Nazneen has another letter from Hasina. In it, Hasina writes of having an unquiet mind. She tends the children and cleans Lovely’s house, but she is no longer satisfied. Nothing that she sees or touches or cares for is hers. She knows what Rupban would say— we are women, what can we do? But, Hasina writes, Rupban was wrong about everything.
Hasina understands now what it means to serve the rich at the expense of herself. She supposes her mother would tell her to accept her fate, but Hasina has other plans.
Hasina goes on to say that she has a horrible secret she must confess. She was there when Rupban fell upon the spear, and it was not an accident. On that day, Hasina had mostly been staring at her shoes. New, patent leather, they filled her with happiness. Then she saw Rupban walk across the village in her best sari and, intrigued, she followed her to the storeroom and watched Rupban meticulously select the sharpest spear she could find. Hasina prays to God to bring her peace, but the knowledge that her mother killed herself plagues her.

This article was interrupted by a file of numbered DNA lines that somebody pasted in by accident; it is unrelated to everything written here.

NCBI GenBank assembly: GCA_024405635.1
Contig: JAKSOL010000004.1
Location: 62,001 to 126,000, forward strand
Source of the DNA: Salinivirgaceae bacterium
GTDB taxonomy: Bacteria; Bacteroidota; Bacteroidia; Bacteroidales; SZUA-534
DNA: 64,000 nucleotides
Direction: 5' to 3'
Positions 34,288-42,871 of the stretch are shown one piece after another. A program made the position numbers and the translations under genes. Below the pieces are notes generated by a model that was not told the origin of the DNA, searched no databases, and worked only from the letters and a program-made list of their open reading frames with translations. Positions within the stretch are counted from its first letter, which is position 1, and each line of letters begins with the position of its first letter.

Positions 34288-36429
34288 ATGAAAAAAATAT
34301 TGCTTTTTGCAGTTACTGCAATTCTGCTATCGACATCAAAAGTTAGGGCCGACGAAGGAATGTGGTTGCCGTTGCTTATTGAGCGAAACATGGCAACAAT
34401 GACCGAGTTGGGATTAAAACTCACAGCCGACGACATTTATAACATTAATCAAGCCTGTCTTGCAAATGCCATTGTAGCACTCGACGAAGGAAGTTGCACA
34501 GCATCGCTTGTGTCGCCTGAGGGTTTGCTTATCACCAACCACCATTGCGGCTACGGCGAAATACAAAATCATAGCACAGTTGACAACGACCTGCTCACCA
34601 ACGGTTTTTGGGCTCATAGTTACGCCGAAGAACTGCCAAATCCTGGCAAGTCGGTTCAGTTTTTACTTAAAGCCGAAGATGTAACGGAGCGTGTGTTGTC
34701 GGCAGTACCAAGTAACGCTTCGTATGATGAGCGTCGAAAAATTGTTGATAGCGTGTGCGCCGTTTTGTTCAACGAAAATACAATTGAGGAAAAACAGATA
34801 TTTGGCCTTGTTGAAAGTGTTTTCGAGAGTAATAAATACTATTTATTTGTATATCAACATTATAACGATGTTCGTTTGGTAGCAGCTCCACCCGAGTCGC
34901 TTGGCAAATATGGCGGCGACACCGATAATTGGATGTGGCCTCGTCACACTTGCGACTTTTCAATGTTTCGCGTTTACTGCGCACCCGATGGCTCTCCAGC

The clothing imagery in this scene—Hasina’s new shoes and Rupban’s best sari—works as a distraction from the life-changing event that is about to take place. Hasina, a poor girl living in an isolated rural village, is thrilled by her patent leather shoes. Rupban, about to kill herself, wants to meet her God in proper attire. Both the shoes and sari are forgotten, however, in the wake of such a tremendous loss.